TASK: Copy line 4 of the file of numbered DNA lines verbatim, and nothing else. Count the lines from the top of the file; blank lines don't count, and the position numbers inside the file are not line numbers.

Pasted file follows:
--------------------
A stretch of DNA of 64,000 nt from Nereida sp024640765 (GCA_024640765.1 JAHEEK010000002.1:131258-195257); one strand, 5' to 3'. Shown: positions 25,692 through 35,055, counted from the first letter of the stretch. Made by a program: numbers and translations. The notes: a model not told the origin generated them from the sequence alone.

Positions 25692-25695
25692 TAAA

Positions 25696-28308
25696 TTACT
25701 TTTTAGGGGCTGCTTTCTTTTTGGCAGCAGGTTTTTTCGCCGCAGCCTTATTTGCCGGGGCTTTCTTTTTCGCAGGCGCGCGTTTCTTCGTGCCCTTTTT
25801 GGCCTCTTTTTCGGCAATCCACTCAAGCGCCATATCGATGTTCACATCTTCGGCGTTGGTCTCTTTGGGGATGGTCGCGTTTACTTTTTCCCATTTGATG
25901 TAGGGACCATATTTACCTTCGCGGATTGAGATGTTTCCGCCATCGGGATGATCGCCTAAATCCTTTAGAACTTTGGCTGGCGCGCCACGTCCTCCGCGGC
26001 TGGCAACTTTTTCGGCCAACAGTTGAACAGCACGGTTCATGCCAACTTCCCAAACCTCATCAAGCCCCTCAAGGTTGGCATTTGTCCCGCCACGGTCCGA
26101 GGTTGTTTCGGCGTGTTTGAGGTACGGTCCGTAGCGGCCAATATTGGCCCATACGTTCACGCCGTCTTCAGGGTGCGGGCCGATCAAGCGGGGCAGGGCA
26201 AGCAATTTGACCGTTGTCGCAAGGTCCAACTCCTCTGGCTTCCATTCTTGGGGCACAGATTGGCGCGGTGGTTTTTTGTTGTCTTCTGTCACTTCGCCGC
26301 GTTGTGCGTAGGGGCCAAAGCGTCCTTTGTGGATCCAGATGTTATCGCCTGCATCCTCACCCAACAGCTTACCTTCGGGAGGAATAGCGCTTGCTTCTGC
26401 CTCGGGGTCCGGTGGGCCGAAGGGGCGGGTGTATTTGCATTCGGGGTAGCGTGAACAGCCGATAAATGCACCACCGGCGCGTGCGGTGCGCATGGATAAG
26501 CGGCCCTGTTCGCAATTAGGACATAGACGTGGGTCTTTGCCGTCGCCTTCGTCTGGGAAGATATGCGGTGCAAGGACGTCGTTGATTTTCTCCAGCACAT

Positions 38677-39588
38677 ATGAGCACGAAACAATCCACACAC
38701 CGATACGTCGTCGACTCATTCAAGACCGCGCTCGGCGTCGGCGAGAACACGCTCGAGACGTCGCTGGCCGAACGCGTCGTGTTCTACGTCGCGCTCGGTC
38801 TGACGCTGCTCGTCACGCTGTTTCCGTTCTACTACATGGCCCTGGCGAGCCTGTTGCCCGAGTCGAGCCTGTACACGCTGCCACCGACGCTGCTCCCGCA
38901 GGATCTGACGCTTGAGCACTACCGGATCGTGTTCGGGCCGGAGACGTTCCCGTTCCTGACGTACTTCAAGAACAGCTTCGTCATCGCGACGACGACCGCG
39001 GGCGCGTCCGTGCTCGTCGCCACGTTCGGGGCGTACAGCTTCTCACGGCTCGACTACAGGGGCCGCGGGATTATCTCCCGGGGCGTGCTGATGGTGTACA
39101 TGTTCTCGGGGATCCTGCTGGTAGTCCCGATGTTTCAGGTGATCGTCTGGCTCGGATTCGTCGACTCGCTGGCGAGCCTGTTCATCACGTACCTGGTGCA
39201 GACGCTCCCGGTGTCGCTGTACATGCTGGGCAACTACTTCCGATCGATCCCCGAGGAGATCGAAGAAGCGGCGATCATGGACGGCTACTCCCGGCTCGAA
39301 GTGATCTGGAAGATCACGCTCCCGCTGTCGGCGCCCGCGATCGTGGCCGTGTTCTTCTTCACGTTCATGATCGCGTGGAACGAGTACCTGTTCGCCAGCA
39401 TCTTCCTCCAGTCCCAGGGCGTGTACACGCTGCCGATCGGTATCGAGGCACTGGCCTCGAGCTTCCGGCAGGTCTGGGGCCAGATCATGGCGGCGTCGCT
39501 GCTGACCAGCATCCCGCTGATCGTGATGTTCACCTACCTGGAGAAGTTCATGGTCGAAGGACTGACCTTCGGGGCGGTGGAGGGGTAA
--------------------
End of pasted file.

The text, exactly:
Positions 25696-28308